In partnership with Forterra, Pierce County closed on the largest farm conservation project in Pierce County history.
Through its Conservation Futures program—a grant program that helps to establish parks, protect critical habitats and conserve working farms and forests—the county purchased a conservation easement and development rights on 116 acres of farm land. Through this transaction, Pierce County will retain an important piece of its agricultural history and character for future generations.
“The things that make Pierce County unique are the things that we want to continue to be able to see into the future and preserve for our children,” said Kimberly Freeman, Pierce County Resource Stewardship Manager.
Conserving farm land in the Puyallup River Valley is critical to the community, environment and regional economy. By protecting farms such as the Matlock Farm, the county:
- Ensures farm land continues to be available for agricultural use, generating millions of dollars in annual economic activity in the County.
- Prevents farm lands from being developed while protecting sensitive salmon habitat, reducing flood and lahar risk to infrastructure and protecting water from pollution coming off of roads, lawns and storm drains.
- Secures access for the community to enjoy the open space, particularly in the Puyallup Valley, home of the widely-popular Foothills Trail.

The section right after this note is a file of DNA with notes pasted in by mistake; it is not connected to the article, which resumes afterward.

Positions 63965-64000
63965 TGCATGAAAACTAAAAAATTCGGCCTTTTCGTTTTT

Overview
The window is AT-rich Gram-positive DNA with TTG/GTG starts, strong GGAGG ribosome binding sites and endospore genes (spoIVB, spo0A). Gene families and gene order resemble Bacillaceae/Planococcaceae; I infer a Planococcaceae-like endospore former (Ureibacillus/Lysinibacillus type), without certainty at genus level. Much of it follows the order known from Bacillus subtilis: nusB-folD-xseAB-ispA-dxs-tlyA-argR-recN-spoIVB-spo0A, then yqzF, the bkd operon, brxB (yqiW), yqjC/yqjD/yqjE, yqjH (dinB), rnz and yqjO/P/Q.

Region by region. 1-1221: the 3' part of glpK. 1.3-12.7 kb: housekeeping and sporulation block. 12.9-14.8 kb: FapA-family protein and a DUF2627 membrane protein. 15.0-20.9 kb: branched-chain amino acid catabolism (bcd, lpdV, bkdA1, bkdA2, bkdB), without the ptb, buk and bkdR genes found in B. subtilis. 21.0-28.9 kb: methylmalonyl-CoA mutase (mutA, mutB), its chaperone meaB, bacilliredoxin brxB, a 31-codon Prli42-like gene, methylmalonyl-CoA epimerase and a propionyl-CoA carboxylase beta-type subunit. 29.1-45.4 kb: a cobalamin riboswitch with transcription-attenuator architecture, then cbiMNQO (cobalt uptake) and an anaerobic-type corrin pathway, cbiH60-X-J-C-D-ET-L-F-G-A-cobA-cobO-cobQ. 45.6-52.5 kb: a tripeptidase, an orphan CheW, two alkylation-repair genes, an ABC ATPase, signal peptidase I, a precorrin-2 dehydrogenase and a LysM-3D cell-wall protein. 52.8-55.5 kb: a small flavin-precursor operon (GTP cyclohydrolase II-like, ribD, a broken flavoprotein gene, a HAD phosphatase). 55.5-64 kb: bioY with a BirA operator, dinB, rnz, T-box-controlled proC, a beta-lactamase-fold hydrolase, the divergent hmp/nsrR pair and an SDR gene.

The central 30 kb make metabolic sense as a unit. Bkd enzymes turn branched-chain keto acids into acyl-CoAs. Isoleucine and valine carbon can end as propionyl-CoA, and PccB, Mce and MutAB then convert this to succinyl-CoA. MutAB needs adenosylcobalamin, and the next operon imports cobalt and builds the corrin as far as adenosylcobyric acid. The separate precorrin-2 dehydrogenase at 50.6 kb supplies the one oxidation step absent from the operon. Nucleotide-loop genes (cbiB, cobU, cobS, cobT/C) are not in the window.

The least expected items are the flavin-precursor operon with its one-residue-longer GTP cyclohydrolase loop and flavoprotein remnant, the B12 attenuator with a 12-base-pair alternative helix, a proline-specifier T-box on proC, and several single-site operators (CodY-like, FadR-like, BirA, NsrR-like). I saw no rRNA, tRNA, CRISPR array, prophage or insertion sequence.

The County also purchased 37 acres to protect and restore critical floodplain and salmon habitat. The property includes over half a mile of riverbank on the Puyallup River and over 1,300 feet on Ball Creek, a salmon-bearing tributary of the Puyallup River.
The Matlock Farm project demonstrates the abilities of Forterra and the County to balance farm land conservation and salmon habitat protection and restoration. Far too often these two environmental needs are pitted against one another. We can achieve that balance by protecting most of the property as farmland and putting some of it into permanent habitat protection. Restoration work will include removal of fish passage barriers, planting of native vegetation along the waterways, and restoring Ball Creek’s meandering channel to improve salmon habitat.
“Whether it’s protecting forestlands and cultural sites in the Carbon River Valley, shorelines along Puget Sound or parks in and around communities throughout Pierce county, the County has been an exceptional partner to Forterra, as well as a strong conservation leader in their own right,” said Jordan Rash, Forterra’s Conservation Director and lead on the Matlock Farm project.
Pierce County has been a key partner of Forterra in multiple conservations projects in the past, including Buckley Forest Preserve, Devil’s Head, Carbon River Valley Park and the Foothills Trail. Learn more about the Matlock Farm conservation project in the below video by Pierce County.
Read more in the Matlock Farm Series: